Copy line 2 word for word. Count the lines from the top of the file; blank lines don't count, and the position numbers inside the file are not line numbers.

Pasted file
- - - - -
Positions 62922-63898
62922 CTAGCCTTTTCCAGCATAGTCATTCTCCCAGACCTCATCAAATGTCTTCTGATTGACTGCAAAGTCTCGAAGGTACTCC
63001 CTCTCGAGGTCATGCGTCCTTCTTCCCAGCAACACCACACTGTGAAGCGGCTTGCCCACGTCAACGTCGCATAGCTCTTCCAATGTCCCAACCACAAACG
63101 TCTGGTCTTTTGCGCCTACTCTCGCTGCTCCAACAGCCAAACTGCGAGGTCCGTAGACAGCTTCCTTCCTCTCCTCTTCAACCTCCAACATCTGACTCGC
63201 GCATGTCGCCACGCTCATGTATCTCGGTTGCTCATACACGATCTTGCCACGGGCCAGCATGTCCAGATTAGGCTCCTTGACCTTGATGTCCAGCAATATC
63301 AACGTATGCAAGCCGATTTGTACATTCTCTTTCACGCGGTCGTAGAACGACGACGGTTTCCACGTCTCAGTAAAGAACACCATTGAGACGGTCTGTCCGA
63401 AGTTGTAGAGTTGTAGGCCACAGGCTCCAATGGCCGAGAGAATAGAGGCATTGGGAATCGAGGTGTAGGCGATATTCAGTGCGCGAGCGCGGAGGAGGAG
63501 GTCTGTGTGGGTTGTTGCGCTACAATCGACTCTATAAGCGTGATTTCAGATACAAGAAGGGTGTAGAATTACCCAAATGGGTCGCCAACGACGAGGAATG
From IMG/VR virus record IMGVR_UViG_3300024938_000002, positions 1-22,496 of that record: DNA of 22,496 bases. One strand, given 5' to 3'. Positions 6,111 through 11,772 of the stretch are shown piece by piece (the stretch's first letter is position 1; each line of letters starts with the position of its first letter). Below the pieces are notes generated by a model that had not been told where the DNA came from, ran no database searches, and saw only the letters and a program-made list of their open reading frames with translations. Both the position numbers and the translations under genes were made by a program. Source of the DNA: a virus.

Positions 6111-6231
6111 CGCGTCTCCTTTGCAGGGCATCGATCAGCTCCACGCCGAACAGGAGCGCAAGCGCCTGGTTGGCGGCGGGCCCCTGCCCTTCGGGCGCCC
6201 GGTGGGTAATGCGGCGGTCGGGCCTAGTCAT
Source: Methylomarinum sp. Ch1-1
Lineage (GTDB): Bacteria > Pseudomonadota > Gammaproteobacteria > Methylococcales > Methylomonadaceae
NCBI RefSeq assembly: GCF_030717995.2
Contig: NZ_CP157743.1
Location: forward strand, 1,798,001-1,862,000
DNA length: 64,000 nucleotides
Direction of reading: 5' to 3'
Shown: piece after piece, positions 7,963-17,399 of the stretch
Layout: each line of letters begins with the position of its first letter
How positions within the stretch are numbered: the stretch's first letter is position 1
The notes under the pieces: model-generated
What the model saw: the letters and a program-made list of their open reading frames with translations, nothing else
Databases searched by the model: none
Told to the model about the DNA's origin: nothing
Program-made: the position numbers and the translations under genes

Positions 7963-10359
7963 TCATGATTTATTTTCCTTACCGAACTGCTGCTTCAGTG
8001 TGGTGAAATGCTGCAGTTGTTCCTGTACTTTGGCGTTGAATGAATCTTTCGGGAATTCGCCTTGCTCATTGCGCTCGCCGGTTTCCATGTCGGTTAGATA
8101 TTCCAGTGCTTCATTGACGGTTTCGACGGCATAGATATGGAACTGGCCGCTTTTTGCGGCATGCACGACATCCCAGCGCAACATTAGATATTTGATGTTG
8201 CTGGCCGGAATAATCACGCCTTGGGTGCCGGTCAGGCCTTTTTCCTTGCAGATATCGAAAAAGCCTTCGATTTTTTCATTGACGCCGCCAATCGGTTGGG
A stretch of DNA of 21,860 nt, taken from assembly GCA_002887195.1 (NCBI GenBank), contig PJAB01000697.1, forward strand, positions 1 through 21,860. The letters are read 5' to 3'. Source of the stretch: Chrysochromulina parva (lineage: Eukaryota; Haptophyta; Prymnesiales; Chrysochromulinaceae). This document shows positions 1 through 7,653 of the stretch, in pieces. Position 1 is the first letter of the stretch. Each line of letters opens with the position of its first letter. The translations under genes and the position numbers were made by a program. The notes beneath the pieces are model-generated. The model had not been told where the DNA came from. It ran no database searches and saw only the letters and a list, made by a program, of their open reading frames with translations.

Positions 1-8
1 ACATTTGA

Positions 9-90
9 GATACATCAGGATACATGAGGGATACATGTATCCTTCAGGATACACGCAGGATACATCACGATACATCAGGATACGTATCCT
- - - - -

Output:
62922 CTAGCCTTTTCCAGCATAGTCATTCTCCCAGACCTCATCAAATGTCTTCTGATTGACTGCAAAGTCTCGAAGGTACTCC